petronas tower kuala lumpur malaysia

The Joy Of Malaysian Cuisine

When it comes to food, culture and traditions are bound to play an important part. This is no different for Malaysians. As such, their national cuisine has its own distinctive flavors, with a mixture of spices and ingredients that are indigenous to the area. Unfortunately, not many people know about Malaysian food. Even if they do, it’t always the best-known dishes or local specialties. What most people think of when you say ‘Malaysian food’ is something like this: Green curry chicken, sambal sting ray and rendang (beef in coconut milk). While these might be delicious dishes, they’re not exactly representative of what it means to eat Malaysian food (and certainly aren’t limited to just those three things!).

photo of noodles on a bowl

What’s unique about Malaysian food?

In short, almost everything. Malaysia’s climate and culture is unique. This has an extremely large impact on the types of food you’ll find there. Malaysia has a tropical climate which means it’s hot, humid and often rainy. This is reflected in its food, which is often served with a cooling factor. Most dishes are light, fragrant and not very spicy. They’re also made with ingredients that grow easily in tropical climates (like coconut milk, palm sugar and rice). Malaysia also has a diverse range of cultures. This is thanks to its colorful history of colonization by the Chinese, British, Indians and Arabs. As a result, Malaysian food often has a blend of flavors from each of these cultures.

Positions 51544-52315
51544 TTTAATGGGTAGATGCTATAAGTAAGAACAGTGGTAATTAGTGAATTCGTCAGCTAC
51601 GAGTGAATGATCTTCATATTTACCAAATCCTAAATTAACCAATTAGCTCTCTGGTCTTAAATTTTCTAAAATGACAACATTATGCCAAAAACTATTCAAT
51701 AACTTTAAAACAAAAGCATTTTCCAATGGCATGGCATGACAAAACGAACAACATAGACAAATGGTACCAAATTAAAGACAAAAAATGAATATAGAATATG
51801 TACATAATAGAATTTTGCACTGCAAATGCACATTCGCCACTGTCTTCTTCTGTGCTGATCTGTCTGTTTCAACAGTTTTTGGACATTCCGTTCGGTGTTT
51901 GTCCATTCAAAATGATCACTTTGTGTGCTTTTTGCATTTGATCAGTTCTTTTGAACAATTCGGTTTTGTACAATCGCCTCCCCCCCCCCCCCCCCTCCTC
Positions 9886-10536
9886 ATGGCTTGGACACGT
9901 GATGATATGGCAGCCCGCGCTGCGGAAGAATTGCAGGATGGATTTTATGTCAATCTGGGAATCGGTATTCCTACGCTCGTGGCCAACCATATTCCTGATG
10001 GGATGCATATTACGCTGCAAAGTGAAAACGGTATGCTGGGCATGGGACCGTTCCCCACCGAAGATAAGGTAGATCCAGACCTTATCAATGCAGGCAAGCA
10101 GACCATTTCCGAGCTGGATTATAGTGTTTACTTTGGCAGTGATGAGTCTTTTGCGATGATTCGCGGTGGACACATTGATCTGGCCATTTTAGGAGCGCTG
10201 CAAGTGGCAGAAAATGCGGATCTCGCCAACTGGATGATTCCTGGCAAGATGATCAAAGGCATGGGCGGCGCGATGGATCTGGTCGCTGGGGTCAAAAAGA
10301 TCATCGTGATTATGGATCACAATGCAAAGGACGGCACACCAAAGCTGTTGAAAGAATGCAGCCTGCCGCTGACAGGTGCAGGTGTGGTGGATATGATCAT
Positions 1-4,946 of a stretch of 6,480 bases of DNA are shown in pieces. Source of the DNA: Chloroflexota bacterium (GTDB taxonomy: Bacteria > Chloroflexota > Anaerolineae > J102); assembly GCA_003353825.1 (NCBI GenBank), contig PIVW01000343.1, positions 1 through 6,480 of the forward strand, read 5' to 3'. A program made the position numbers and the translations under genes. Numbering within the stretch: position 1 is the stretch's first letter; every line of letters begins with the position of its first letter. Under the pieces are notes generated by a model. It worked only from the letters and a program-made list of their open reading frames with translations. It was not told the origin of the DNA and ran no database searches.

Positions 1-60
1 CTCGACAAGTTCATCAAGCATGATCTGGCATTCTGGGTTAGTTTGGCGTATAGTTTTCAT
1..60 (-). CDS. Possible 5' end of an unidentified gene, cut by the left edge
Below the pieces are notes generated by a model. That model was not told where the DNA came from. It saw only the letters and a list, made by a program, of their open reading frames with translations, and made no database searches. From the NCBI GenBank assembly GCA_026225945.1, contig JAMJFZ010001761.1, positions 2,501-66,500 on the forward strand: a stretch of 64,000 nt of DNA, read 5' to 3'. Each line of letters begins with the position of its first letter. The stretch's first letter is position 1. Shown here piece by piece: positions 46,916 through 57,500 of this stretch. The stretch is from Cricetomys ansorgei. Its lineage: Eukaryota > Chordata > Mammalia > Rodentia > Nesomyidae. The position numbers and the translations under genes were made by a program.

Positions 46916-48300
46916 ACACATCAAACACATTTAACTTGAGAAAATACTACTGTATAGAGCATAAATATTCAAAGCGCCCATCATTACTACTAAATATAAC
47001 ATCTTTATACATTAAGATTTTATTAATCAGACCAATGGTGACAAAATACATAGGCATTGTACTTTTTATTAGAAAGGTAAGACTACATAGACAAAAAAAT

customer choosing raw kebab in street stall at night

Rice is a staple: Be ready to eat it often

Malaysia has a long and strong tradition of eating rice. This grain is almost always part of any meal you eat there (even when eating Western foods like lasagna, burgers or pasta). Rice is a staple of the Malaysian diet. You’ll find it in most traditional dishes and snacks. The most popular varieties are Jasmine or Basmati. Indeed, eating out in Malaysia often feels like a rice eating contest. You’ll be given a large mound of rice with almost every meal. You may think you can eat your way through it, but you’ll soon find your belly full and rice spilling out of your mouth!

close up photo of assorted grains

Seafood is insanely popular

The warm, tropical waters off Malaysia’s coast are home to a huge variety of fish and seafood. Eating seafood is a big part of local culture and is enjoyed by both rich and poor alike. You’ll find it eaten at every meal, in all its different forms: Fresh, dried, salted, or spiced and deep-fried. Rice with dried prawns is a common snack enjoyed by all and sundry. Despite the name, they’re not prawns that have been dried out, but rather small shrimps that have been preserved in salt. They’re usually eaten with sweet tamarind sauce and are a popular street food. Other popular snacks are squid with chili and salt, dried anchovies and dried fish.

It’s extremely flavorful and fragrant